OK so Kobayashi Issa’s original eighteenth century haiku was:
Climb Mount Fuji, Oh snail, But slowly, slowly.
Though in a blog about Colombia, the Andes seem more appropriate.
After the worst of my illness, I examined what was left of my life. I couldn’t do anything strenuous. I’d lost my career and virtually everything I enjoyed, as well as chores I’d never previously liked but would now be glad to be capable of doing.
After nine months in a wheelchair, my legs collapsing every time I tried to stand, I gradually regained the capacity to walk. To recover a lost ability like this is an amazing experience. I wanted to keep walking and walking, like a decrepit Forest Gump.
Concentrating on what I could do rather than what was lost to me, I fancied that as long as I went slowly, took breaks and rested sufficiently before and after, perhaps I could walk long distances. The snail climbs the Andes (or Mount Fuji) eventually, even if it takes a long time.
I also projected forwards on the assumption that my improvement would continue at the same rate. Maybe within a year I would be able to walk as far as I liked, provided I took it slowly.
It was around this time that my husband and I began talking about the possibility of the Colombia trip. We started planning the details, first as fantasy, later as reality. I even allocated six days for a long trek I desperately wanted to do – a little more time than is generally needed to cater for my slow pace. My husband didn’t comment much on that part of the itinerary for some time.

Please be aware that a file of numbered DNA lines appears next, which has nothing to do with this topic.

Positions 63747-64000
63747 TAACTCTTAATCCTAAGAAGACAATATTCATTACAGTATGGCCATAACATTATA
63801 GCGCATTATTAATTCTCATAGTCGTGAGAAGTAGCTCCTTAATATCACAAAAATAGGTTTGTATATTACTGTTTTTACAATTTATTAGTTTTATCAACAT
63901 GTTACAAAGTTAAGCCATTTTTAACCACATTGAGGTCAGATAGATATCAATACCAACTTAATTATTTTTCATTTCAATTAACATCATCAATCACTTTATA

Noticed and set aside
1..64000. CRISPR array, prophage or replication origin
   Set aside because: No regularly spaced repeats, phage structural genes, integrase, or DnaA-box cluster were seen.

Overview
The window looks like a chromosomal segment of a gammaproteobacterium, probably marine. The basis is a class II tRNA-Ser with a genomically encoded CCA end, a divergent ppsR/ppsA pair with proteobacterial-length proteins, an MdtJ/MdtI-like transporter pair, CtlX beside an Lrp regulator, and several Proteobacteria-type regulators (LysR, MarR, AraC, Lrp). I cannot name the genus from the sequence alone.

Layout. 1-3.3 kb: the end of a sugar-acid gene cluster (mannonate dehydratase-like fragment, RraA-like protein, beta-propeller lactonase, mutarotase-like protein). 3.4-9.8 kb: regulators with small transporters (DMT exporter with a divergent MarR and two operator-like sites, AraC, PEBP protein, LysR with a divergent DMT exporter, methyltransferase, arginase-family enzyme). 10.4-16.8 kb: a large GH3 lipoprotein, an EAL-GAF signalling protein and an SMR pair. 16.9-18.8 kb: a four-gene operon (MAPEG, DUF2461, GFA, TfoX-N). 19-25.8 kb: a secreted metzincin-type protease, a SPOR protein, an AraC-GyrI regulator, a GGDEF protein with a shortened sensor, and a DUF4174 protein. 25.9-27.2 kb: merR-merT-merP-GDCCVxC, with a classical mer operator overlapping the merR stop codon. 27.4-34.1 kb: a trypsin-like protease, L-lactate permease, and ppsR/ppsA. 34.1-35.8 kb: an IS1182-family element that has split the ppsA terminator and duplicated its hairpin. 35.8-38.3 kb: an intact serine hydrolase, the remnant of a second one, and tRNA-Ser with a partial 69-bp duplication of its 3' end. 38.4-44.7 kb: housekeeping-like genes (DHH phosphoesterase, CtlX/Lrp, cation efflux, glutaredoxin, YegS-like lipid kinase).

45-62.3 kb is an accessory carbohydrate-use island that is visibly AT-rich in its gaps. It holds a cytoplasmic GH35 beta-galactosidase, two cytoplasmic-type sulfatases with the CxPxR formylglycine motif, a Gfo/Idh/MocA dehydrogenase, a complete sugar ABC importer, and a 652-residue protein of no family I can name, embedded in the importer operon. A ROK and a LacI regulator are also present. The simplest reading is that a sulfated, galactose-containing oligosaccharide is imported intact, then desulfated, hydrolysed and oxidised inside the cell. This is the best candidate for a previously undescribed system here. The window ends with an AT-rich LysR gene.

As our departure drew nearer and my improvement plateaued rather than continuing at its projected pace, he started dropping hints that he thought I wouldn’t be up to it. I resisted his suggestions to remove it from our itinerary – I’d see how I felt at the time.
But the world has a habit of closing in on you just when you think it is opening up. I had to face the reality that even though my legs no longer collapse on standing, I can only walk a short distance before my symptoms worsen. With great reluctance, I deleted the trek from our itinerary. It was only when I replaced it with gentler activities that I began to feel better. I realised that the loss of one thing meant the gain of others that would not have been possible without the loss.
Although there is always a natural desire to push the boundaries, I am trying to live within my limitations. On this trip, I will avoid strenuous activity and stay within my limits during activities I can do to some extent or for a short time. I will resist the temptation to dance or walk too far and I will drink bottled water (which I’d previously thought was for wusses). I will live in slow motion and delight in others’ more adventurous activities.
That alien virtue of acceptance is so difficult, but must be mastered to achieve a life of equanimity despite chronic illness. This snail may not make it to the summit after all, but I can enjoy the view from my base camp (or hammock), or maybe from just a little way up.